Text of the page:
A Fish Bum, Again

Paul Guernsey

A dozen years spent mostly indoors might be about enough for this outdoorsman.

Editor's Notes

  • By: Paul Guernsey
Paul Guernsey

Just A Lovely Day

Taking a Bow

  • By: Paul Guernsey

What is the most important milestone in an angler's career? Most fly-fishers would probably tell you it's that usually awkward, always triumphant, moment when you hook and land your first fish on a fly. My own first fly-caught trout came from the Little Beaverkill, just upriver from Junction Pool in

Big Bugs

There's nothing like a hatch of huge insects to bring out the kid in a fly fisherman. For one thing, most of the larger bugs trout feed upon are around only in late spring and summer, the seasons we all associate with carefree playtime. But there's more to it than that. For instance, whenever you see

Enlightenment?

  • By: Paul Guernsey

Here's a trivia question for you: Who said the following, and when? And where? The ancients wrote of the three ages of man; I propose to write of the three ages of the fisherman. When he wants to catch all the fish that he can. When he strives to catch the largest fish. When he studies to catch the most

Messing With Guides

  • By: Paul Guernsey

I'm lucky enough to be able to fish with guides from time to time. Most of my guides during the past dozen years have given me an enjoyable, occasionally unforgettable, outing, and I have almost always learned something from each of them. The guide-client relationship in general is a fascinating one.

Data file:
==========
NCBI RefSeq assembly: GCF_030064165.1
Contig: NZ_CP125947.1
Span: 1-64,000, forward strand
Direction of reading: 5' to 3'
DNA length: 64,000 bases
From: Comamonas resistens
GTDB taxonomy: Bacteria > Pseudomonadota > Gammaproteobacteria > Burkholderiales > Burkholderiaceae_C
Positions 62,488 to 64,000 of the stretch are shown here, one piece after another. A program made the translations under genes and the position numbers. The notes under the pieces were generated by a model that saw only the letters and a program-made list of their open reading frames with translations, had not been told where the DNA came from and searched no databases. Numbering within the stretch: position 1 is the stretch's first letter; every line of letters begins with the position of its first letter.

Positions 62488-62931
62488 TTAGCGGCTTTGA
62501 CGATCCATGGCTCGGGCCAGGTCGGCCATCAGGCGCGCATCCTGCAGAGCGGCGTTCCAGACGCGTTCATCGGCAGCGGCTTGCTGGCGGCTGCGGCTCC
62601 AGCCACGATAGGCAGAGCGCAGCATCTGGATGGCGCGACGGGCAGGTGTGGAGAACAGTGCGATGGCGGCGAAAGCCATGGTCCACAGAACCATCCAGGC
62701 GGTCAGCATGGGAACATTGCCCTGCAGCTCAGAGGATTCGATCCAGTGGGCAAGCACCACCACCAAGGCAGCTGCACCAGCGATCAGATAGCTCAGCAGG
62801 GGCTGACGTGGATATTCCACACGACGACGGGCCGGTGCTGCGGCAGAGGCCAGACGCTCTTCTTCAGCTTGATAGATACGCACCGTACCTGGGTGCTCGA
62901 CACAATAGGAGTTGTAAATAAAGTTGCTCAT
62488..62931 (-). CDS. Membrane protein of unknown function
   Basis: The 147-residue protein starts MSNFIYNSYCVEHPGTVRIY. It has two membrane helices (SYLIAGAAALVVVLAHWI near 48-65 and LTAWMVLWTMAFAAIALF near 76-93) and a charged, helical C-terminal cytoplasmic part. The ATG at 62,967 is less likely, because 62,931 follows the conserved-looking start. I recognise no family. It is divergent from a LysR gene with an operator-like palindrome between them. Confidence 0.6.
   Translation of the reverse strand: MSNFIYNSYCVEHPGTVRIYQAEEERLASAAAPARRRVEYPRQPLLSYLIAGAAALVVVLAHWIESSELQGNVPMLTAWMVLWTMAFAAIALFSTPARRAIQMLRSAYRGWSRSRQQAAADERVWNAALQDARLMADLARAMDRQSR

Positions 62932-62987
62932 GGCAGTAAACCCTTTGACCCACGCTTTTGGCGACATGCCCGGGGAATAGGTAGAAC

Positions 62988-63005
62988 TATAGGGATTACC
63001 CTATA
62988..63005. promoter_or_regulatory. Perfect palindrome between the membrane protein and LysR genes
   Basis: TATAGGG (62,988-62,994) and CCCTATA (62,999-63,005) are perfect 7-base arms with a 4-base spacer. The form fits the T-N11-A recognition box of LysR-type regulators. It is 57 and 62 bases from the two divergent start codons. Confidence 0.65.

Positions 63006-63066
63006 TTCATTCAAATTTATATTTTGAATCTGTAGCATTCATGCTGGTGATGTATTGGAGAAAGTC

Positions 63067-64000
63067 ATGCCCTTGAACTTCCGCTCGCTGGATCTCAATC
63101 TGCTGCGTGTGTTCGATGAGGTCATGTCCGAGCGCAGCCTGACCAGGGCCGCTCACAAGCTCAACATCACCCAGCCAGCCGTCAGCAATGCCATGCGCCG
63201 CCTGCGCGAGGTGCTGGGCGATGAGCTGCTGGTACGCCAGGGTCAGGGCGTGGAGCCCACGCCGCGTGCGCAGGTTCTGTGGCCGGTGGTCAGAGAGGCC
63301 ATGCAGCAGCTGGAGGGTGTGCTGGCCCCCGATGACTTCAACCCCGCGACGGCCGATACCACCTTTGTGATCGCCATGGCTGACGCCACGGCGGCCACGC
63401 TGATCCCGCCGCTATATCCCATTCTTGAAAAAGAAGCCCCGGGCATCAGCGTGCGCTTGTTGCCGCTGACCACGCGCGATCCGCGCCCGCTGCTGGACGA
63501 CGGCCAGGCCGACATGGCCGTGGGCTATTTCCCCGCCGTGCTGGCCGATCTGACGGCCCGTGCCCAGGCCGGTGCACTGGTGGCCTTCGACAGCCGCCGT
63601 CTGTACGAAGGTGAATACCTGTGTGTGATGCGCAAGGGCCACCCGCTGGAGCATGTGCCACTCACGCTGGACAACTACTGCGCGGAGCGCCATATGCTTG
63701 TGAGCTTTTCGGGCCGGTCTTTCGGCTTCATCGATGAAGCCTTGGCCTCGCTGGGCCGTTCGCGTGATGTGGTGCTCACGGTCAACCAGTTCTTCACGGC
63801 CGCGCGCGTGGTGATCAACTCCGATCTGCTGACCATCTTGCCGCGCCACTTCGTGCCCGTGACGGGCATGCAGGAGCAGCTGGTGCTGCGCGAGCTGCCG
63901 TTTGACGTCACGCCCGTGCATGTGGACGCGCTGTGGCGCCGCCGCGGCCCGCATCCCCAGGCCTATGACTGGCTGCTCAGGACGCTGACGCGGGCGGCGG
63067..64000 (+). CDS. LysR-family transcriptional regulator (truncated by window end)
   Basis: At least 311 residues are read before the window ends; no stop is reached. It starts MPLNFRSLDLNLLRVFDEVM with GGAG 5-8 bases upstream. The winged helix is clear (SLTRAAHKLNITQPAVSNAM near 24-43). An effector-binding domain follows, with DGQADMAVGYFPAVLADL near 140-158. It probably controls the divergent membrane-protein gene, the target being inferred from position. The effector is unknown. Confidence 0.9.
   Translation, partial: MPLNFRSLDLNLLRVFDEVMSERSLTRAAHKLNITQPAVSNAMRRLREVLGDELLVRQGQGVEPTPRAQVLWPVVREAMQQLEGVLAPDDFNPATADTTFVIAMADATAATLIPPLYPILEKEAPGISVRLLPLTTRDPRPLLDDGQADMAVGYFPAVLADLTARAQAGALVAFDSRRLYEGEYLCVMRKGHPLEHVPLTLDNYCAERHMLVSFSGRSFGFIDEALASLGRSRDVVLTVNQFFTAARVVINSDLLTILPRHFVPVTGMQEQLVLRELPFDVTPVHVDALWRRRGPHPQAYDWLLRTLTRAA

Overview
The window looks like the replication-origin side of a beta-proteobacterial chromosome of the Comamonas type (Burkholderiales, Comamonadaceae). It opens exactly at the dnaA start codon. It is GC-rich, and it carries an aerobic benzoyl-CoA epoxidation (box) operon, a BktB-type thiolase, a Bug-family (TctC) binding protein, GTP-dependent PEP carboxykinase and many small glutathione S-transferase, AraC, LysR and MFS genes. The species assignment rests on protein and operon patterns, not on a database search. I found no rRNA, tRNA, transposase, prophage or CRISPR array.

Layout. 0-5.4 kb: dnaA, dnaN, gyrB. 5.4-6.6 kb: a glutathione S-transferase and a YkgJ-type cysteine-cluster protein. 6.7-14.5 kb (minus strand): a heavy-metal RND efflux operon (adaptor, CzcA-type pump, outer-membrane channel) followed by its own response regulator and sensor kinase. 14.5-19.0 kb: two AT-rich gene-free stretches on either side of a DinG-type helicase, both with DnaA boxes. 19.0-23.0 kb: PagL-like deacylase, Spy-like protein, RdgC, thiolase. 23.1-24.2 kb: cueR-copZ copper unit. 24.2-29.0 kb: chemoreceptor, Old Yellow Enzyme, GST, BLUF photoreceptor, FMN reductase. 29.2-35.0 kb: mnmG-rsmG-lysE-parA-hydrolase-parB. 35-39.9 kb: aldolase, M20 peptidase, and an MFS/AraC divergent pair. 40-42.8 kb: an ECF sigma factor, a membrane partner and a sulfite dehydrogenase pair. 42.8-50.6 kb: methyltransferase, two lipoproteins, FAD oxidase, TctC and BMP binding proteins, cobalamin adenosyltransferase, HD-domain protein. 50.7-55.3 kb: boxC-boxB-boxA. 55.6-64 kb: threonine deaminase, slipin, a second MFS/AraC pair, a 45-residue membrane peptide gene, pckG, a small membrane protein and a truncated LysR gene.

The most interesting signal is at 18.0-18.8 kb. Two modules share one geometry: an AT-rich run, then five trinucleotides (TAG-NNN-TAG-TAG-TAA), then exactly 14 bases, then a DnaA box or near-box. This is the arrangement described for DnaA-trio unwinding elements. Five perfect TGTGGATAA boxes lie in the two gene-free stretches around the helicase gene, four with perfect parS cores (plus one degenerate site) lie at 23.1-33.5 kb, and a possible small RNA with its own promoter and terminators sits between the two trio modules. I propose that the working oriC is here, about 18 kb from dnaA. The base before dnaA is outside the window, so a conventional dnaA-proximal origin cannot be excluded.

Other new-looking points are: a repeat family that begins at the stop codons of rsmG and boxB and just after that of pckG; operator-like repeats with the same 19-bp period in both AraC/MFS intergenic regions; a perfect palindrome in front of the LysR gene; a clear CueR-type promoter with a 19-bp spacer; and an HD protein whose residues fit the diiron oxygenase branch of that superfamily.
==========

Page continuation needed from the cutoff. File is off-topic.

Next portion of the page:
Milestones

I don't have a sister, but if I did, I'd want one just like Susan Williams Beckhorn, whose big brother is FR&R Conservation editor Ted Williams. In celebration of Ted's 60th birthday this past summer, Susan surprised him with a self-published book of his fishing adventures as told by about 50 survivors

A Traver Time-Out

  • By: Paul Guernsey

Although some authors manage to make it look easy, writing a good short story is damn hard work. In fact, it's been my personal experience that writing even a bad piece of short fiction is no champagne brunch on the beach. Then, when you impose upon a writer some zany restriction--such as that his or

The Food Chain

My catch-and-release habit has been so reflexive for so many decades that it is difficult for me to accurately remember the battle of emotions I underwent to reach this point. But as near as I can recall, just prior to my C&R conversion the devil on my left shoulder was arguing strenuously against the

Haunted By Brook Trout

  • By: Paul Guernsey

I have sometimes heard the subconscious mind described as a well. If that is true, then I've got brook trout swimming at the bottom of mine. Consider, for instance, the extremely weird dream I had a few days after my father died. In this dream, I caught a nice pair of brookies in a place no fish would